The Iconoclast, The Reporter, and The Crusader—Wine Folks We Miss
Listening to Alice Feiring’s interview with the late Joe Dressner, it got me thinking about a few people who I really miss. Joe is one of them.
I never met Joe Dressner, the iconoclastic wine importer who never, ever held his tongue. I never missed reading anything that he wrote and to this day I am sorry I never met. He said some very nasty things about me, as well as saying some very gracious things about me. I did not understand the man and this is some of what attracted me to him. Alice’s interview with him is well worth a listen. I miss him being part of the community of engaged and passionate wine people. Joe died in September 2011, after battling a brain tumor and as part of his reaction to this situation, he began a blog entitled “The Amazing Adventures of Mr. Tumor Man.” I am hoping that if I ever have to face a situation such at that, I can do so with the gregariousness and face-forward way in which Mr. Dressner did. Listen to Alice’s interview with Joe. You can also still read his first blog and one of the first ever blogs, The Wine Importer.
Another gentleman I miss is Rich Cartiere. Rich was a reporter who primarily covered the wine trade, the business side of things and he was a very good one. Rich died in 2008 and at the time he had a website called “The Wine Market Report”. He broke news, he doggedly covered stories and he was as conscientious as they get. I was shocked when I learned he died of cancer. He was 51 at the time. He never told me he had this infliction.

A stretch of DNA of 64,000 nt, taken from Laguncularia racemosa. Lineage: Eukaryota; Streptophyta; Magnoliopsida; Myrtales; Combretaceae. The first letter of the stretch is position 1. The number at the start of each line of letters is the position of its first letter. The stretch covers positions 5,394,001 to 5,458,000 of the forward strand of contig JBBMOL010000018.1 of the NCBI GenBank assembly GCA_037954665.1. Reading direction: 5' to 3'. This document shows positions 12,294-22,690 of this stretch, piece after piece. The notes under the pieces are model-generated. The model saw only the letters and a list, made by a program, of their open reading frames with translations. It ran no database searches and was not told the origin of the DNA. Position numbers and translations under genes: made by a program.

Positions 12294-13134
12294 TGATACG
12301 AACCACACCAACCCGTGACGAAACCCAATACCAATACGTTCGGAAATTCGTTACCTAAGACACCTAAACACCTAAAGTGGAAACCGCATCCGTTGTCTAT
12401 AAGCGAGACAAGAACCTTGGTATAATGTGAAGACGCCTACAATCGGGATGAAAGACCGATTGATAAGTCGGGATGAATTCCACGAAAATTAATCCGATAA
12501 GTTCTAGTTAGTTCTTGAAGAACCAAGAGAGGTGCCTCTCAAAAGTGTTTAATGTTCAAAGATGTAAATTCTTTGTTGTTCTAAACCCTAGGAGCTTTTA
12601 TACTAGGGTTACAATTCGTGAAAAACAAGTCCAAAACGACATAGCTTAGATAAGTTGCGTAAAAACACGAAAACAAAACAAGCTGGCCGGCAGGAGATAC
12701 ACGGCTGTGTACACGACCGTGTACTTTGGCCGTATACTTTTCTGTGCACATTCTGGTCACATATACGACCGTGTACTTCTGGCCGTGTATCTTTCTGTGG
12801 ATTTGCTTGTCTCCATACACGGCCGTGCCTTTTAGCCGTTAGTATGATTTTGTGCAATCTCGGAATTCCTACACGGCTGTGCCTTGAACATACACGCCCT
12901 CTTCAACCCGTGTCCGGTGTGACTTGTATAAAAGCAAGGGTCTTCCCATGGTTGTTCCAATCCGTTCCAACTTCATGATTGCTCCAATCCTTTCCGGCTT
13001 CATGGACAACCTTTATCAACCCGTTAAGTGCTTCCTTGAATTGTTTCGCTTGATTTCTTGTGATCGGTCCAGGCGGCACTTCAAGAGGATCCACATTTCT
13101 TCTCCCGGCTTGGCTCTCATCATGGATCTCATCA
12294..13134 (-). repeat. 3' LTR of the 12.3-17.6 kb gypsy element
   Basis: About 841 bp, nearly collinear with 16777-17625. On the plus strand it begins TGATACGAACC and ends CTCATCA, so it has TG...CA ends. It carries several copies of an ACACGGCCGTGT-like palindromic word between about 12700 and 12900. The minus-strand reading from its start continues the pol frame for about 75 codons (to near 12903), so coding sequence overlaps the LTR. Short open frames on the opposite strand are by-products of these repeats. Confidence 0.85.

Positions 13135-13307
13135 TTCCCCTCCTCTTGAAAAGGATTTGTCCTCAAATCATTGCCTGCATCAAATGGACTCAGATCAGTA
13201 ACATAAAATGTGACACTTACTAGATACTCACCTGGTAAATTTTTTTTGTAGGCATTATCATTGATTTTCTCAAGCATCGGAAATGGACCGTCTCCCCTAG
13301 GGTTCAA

Finally, I miss Jerry Mead. Some of you will remember Mr. Mead. He was an inspiration for this very blog. At the time of his death in 2000, Jerry was still writing what at the time was the longest running wine column in America. He was a steadfast proponent of direct shipping and took opponents to direct shipping to task in words with the artistry of a butcher taking apart a carcass. You could always count on Mr. Mead to say the right thing when he saw the wrong thing being perpetrated.
I am generally not one to look backwards and dwell. That sort of thing can stymie you, hold you back, and keep you in place and I have no interest in that. But today Alice’s recording of an interview with Joe Dressner made me think of those folks who meant a lot and did a lot and inspired me. So, here’s to Alice and to those folks I miss.